Singapore is no longer the world’s easiest place to do business, coming in behind New Zealand in the latest World Bank Doing Business Report released on Tuesday (Oct 25).
For a decade, Singapore had come in tops in the World Bank’s annual ranking, but a change in how the bank calculated the rankings pushed New Zealand to the top this year. In fact, based on the changed methodology, Singapore would have come in third instead of first last year, showed World Bank data.
This year, for the first time, Doing Business included a gender dimension in three of the 10 topics covered: starting a business, registering property and enforcing contracts. The paying taxes indicator in the report has also been expanded to cover post-filing processes, such as tax audits and VAT refund.
Singapore ranked second ahead of Denmark, Hong Kong, South Korea, Norway, the UK, the US, Sweden and Macedonia. Among South-east Asian countries, Malaysia was second (23rd overall), followed by Thailand (46th), Brunei (72nd), Vietnam (82nd), Indonesia (91st) and the Philippines (99th).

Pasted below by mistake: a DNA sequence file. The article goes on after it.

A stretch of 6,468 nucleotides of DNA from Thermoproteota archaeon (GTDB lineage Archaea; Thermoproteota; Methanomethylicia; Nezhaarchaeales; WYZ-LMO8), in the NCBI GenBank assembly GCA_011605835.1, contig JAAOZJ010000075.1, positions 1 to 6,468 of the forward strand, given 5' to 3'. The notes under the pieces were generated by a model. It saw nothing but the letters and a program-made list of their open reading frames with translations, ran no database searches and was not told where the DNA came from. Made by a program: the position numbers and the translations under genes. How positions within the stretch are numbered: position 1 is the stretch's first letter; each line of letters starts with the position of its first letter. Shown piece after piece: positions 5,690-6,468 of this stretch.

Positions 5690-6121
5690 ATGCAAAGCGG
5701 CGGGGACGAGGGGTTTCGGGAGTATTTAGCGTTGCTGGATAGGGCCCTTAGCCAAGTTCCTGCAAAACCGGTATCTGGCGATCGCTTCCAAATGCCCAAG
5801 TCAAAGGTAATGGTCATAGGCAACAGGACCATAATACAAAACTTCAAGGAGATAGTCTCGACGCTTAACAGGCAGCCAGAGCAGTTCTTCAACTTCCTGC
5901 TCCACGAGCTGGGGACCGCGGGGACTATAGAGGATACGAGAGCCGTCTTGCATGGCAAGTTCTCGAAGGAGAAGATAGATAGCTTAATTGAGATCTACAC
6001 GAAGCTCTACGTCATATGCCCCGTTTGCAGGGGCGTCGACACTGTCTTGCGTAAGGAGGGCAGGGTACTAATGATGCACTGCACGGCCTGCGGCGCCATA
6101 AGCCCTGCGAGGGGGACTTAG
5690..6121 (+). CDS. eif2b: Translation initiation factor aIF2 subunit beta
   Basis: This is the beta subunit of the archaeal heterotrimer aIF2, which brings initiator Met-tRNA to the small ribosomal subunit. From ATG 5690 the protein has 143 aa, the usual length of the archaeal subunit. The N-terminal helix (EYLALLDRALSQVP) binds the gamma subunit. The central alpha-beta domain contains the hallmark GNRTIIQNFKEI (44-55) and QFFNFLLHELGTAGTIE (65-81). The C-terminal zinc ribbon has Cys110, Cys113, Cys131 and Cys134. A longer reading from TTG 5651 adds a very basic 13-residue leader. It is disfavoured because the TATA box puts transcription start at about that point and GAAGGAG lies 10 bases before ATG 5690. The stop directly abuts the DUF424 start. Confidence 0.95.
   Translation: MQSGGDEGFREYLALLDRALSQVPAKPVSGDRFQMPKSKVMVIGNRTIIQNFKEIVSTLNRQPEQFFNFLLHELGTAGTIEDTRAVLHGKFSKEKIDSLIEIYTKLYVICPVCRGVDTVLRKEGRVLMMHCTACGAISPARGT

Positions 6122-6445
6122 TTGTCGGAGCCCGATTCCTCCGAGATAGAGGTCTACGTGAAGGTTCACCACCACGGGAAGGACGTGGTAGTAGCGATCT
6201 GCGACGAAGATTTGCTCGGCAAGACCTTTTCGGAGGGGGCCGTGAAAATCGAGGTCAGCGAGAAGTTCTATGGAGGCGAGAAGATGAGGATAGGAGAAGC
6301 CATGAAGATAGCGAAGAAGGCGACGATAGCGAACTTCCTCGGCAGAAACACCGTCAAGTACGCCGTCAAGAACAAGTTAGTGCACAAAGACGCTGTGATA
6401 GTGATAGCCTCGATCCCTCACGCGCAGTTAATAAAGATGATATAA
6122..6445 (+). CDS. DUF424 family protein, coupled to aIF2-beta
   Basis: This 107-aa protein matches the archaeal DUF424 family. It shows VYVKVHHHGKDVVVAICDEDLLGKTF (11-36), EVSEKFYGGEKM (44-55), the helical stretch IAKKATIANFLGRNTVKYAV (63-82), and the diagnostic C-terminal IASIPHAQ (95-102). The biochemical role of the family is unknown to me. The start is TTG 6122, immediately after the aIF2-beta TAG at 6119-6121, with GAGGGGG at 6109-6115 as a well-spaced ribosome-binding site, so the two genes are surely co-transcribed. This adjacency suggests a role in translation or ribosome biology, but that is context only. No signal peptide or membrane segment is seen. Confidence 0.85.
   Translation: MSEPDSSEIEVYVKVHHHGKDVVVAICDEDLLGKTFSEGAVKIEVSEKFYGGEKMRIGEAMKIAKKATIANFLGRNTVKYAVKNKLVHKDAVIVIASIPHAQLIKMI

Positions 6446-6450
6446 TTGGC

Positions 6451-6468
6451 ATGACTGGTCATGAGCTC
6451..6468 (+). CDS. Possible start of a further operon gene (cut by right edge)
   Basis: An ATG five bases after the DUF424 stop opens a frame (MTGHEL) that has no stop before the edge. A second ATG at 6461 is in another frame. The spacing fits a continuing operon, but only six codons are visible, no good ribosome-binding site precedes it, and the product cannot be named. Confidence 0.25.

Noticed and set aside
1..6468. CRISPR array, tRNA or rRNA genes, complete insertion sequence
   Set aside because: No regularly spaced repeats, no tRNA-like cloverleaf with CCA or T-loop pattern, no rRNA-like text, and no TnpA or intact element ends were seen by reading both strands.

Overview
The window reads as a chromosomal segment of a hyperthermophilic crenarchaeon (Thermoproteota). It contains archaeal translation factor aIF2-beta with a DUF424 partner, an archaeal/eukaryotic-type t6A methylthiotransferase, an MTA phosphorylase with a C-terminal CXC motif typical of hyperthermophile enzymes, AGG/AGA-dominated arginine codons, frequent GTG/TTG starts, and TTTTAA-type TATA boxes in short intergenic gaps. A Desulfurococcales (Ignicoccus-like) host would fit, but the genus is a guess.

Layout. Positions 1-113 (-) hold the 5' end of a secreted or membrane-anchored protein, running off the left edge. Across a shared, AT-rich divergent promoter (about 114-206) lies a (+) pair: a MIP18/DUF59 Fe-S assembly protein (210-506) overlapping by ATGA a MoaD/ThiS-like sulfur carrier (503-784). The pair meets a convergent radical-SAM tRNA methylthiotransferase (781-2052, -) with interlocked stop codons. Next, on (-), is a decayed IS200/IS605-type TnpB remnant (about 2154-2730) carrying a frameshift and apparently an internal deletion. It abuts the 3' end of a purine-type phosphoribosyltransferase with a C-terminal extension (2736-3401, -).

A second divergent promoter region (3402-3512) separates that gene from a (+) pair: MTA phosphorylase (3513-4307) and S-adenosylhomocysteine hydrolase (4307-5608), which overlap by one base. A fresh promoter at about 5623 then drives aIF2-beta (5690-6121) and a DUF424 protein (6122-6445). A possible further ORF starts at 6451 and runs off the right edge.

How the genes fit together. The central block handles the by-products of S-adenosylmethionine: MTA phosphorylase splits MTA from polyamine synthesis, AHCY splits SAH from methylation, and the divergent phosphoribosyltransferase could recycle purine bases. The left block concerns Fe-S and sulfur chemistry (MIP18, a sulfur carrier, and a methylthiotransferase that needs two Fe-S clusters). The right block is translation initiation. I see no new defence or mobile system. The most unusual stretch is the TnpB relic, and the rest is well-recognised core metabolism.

The World Bank’s annual Doing Business report ranks 190 countries based on 11 indicators such as the ease of starting a business, dealing with construction permits, getting electricity and obtaining credit.
According to the report, a record 137 economies around the world this year adopted key reforms that made it easier to start and operate small and medium-sized businesses.
The report, the World Bank’s most-downloaded publication, is keenly eyed by developing countries seeking to attract international investment. The world’s top 10 improvers, based on reforms undertaken, are Brunei, Kazakhstan, Kenya, Belarus, Indonesia, Serbia, Georgia, Pakistan, United Arab Emirates (UAE), and Bahrain.